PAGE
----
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Feb 19 2016

A Review of Captain Caroline: Succubus of the Seas by Tiggy Mills

Captain Caroline: Succubus of the Seas by Tiggy Mills

Captain Caroline: Succubus of the Seas by Tiggy Mills

A review today of a work that, in truth, doesn’t have a character within the pages that is a Succubus. There is no supernatural aspects, nothing to suggest that the main character is anything other than completely human as the story goes on.

However, being human also means that one can, in some ways, have aspects of the behaviour of a Succubus within them. That can be in their sexual needs, for one, and in another it can reflect their animal instincts in more ways than one. Sometimes that can lead to a legend being formed and a label placed upon them. For all good myths must have a name to go along with them…

  • Title: Captain Caroline: Succubus of the Seas
  • Author: Tiggy Mills
  • Length: 86 Pages
  • ASIN: B00YO48WVM
  • Publishing Date: May 31, 2015
  • This work at Amazon.com

The work tells the story of:

In the 1700s, Lady Caroline Darcy is on board the navy ship Mars secretly eloping and bound for the new Americas. She is undoubtedly young, beautiful, headstrong and deceitful…and the only girl on a ship full of lusty sailors under the rule of brutal, dictatorial, Captain Brigham. Mutiny, malevolence, mayhem and sexual debauchery abound, but perhaps surprisingly the real villainess is as yet to be discovered; that is until fate and destiny lends a hand and sets, Lady Caroline on the devilish, libidinous and cruel path no one would or could have ever foreseen or predicted.

What defines a phantom or where does a ghost story begin? Sometimes it is with just an innocuous stroll up a gangplank towards an illicit, promised, new and better life. ..

Tiggy Mills gives her unique, salacious take on sea and pirate life in the distant past and creates a deliciously new, sexually rapacious, scourge of the seven seas. Accurately, graphically recorded and with more sexual twists or turns than there are fish in the notorious Caribbean ocean, where legend has it, Captain Caroline still roams to this very day. For those of you with a faint heart stop now…but for the courageous then read on and prepare to be terrified, aroused and amazed.

There is a legend of Captain Caroline, known as the Succubus of the Seas which is told in whispers among the waves. But all stories come from humble beginnings and then, over time, the truth is as mysterious as the myth that comes afterwards.

The work is a quite well told story of adventure on the seas, following Caroline as her plans are turned into dust and then she finds her own measure of strength within herself to deal with a world of the sea, pirates, and all that comes with them. Her transformation as the story unfolds is quite amazing, and does not feel out of place, or odd, in the context which it is set in. Going from a cultured, somewhat restrained youth into a legend is a very convoluted path to take, but each moment along the way builds upon the last and there’s a certain continuity within the work that allows suspension of disbelief to happen very easily.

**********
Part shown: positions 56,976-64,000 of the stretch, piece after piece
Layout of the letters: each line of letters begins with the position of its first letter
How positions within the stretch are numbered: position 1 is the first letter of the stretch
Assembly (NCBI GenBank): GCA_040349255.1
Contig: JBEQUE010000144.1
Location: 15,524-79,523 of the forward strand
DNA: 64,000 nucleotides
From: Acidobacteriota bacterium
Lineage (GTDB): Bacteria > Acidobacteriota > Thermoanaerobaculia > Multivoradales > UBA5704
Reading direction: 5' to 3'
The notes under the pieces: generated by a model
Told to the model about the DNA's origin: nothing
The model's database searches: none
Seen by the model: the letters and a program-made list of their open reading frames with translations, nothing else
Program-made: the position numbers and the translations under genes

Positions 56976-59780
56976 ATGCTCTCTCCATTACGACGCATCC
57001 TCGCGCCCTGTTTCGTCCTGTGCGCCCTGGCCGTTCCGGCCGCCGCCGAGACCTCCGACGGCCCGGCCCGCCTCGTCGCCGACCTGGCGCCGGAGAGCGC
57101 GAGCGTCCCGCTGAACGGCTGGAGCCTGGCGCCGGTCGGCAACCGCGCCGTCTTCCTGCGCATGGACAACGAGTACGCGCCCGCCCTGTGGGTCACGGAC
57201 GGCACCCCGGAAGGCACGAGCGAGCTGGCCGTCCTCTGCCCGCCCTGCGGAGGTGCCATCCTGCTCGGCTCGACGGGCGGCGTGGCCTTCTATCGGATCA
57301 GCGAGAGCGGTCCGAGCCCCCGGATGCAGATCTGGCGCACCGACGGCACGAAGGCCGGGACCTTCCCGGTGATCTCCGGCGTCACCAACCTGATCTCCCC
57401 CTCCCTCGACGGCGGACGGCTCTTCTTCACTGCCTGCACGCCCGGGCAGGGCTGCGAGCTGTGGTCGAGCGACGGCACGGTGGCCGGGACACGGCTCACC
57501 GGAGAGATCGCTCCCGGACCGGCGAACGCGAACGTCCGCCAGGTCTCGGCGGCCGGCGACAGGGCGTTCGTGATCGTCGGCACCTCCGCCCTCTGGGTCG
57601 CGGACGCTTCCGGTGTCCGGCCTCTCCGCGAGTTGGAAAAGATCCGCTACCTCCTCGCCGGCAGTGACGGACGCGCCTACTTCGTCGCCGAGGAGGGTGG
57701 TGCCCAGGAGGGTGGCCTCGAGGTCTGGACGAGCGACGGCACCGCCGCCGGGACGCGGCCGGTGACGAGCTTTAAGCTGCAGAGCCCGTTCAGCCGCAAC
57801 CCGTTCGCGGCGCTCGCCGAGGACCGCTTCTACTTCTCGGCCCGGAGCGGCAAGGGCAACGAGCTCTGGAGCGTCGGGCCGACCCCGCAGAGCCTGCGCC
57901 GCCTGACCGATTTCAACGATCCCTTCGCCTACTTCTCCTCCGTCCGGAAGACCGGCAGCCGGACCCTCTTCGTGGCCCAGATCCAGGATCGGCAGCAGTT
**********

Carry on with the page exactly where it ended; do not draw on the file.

That is not to say that Caroline’s life is simple, it isn’t, or that this is a story where the main character, for lack of a better phrase, sleeps her way to the top. Caroline changes as the world around her does, surviving in a world where a woman would never normally last long as a pirate. How she survives makes the connection to her being called a succubus. Her sexual needs are very strong and there is, as the story goes on, the evidence to why she would be called a succubus. Needless to say, few manage to escape her when she is done with them. The ones that do make an interesting comment about Caroline which lays the last piece of the puzzle together and gives rise to her myth and her name.

The work is violent at times, but that is a reflection of the time told. Battles and pirates, and the seas in the 1700s were that way and there isn’t anything that seems out of place or unreasonable in the setting or characters as a whole. There is quite a lot of erotica as well, themed to the time, and because it is written as such, there aren’t any moments in the erotica where something is said, or done, that is out of place or wrecks the mood and tone of the work.

Well written with a solid plot, well fleshed out characters and nothing remains static as the story unfolds. The characters develop, some in unexpected ways that are quite surprising at times, but also telling about themselves as well. A solid adventure with just enough erotica to provide a means for Caroline to come to her own.

Four out of five pitchforks.

Not a work about Succubi, but rather a work about one woman who has the strength of one and the will to be.

 

Tera

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